Afro-Caribbean communities in particular have been known to form close knit/supportive networks within the United Kingdom; stemming from well-known historical events such as the voyage of the MV Empire Windrush to which many of my family members were passengers. Resultantly, throughout the 1950s and 1960s community centres and associations were developed in a number of British towns and cities with the aim of serving and supporting Afro-Caribbean populations. Financial support in particular played an important role for the community in times of evident impoverishment i.e. poor housing conditions. Mental health support however, was somewhat neglected and to my dismay still is. I am therefore compelled to ask the question; why does seeking mental health support not bare the same level of significance as other socially supportive practices such as financial support (which is commonly demonstrated through practices such as the famous Caribbean “pardner”) among black communities? One would assume that that the topic of mental health support would be a frequent discussion within the institutions valued dearly by the majority black people, for instance the frequently visited apostolic church or the local Caribbean community centre. Sadly this is not case. In fact it is commonly reported by members of the black community that they would rather suffer in silence, as opposed to seeking help from either mental health services or family members; due to the negative connotations attached to mental illness, such as a sign of “weakness”. This notion of “suffering in silence” is reflected in the psychological research of Alvidrez et al., (2008). It was reported that members of the black community often feel that mild depression or anxiety would be considered “crazy” in their social milieu. It was further reported by participants that talking about problems with an outsider (i.e., therapist) may be viewed as airing one’s “dirty laundry”. It was in fact expressed by participants that discussions about mental illness would not be appropriate even among family.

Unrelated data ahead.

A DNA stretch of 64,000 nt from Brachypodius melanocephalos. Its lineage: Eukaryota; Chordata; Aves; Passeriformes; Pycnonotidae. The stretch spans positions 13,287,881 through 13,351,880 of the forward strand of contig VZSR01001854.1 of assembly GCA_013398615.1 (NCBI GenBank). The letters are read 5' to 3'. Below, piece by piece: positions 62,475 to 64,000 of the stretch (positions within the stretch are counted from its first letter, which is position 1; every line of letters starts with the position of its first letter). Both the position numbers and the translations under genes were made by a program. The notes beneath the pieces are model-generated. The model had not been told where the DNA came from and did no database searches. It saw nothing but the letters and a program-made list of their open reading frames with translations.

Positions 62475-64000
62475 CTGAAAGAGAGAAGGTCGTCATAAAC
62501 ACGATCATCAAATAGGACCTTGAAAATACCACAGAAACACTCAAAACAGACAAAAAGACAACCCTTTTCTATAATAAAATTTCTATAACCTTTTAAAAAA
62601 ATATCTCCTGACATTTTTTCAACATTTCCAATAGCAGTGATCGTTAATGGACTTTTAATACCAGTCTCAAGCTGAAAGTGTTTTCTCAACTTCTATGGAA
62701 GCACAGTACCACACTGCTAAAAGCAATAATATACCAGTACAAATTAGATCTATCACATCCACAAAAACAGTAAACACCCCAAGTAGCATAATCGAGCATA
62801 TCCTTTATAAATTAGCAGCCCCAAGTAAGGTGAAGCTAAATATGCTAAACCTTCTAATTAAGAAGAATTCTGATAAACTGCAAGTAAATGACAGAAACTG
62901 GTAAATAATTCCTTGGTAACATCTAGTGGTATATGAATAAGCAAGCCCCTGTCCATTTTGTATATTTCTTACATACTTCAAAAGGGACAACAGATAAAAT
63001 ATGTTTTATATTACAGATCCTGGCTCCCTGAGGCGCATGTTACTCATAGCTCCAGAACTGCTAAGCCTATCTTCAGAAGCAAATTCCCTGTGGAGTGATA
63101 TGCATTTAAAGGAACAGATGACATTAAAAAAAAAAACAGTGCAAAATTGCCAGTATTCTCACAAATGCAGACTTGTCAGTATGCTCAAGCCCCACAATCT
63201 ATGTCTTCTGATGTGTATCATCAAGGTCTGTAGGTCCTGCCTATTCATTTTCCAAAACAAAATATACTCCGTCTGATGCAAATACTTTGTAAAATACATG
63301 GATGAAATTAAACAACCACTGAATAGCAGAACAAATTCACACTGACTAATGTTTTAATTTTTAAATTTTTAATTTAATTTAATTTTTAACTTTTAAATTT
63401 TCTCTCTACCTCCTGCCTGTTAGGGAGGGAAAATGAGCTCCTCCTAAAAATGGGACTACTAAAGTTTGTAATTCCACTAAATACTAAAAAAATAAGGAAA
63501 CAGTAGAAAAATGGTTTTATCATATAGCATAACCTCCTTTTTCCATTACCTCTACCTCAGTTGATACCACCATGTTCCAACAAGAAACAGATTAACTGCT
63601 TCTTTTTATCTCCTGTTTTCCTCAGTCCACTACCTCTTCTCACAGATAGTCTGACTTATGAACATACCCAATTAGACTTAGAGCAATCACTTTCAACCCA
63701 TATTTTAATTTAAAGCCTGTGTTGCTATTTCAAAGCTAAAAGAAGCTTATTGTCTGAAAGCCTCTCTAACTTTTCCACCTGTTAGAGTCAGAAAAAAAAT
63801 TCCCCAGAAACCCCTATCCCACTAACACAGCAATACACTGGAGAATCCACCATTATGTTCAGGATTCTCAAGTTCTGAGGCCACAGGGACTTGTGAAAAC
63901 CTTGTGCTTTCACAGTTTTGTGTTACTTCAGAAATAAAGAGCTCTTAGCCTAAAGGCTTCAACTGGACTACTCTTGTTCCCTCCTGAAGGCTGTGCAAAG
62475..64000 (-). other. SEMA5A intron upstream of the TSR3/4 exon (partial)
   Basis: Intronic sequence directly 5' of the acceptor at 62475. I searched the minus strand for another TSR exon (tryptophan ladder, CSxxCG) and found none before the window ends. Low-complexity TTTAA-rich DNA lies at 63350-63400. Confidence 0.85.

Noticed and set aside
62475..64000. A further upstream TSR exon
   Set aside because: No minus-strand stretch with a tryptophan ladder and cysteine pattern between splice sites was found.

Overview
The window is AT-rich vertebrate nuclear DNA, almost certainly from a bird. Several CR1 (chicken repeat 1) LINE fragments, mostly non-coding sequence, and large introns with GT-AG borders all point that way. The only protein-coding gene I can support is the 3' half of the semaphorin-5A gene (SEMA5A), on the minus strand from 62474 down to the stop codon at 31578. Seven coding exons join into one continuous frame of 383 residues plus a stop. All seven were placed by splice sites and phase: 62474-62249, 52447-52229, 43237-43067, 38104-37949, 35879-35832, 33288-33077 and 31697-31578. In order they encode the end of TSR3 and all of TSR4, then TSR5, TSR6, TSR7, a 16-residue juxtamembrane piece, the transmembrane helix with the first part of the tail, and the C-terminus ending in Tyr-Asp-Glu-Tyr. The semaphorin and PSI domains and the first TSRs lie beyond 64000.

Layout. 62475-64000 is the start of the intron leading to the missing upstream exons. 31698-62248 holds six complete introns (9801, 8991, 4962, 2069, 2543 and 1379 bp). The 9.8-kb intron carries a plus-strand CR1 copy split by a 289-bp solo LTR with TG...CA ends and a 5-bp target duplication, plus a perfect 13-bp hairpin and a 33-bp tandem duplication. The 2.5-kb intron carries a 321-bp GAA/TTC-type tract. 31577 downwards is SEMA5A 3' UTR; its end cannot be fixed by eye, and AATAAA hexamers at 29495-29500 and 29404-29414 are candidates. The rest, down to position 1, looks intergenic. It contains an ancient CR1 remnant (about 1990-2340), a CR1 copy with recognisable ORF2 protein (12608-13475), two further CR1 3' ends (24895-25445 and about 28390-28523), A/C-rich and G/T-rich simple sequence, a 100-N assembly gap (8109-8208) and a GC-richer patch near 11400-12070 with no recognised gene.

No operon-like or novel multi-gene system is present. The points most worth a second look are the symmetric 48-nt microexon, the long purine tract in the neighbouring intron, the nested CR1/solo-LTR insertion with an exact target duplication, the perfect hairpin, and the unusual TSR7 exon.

So how can this culturally specific approach of “suffering in silence” in dealing with mental health problems become a thing of the past in the black community?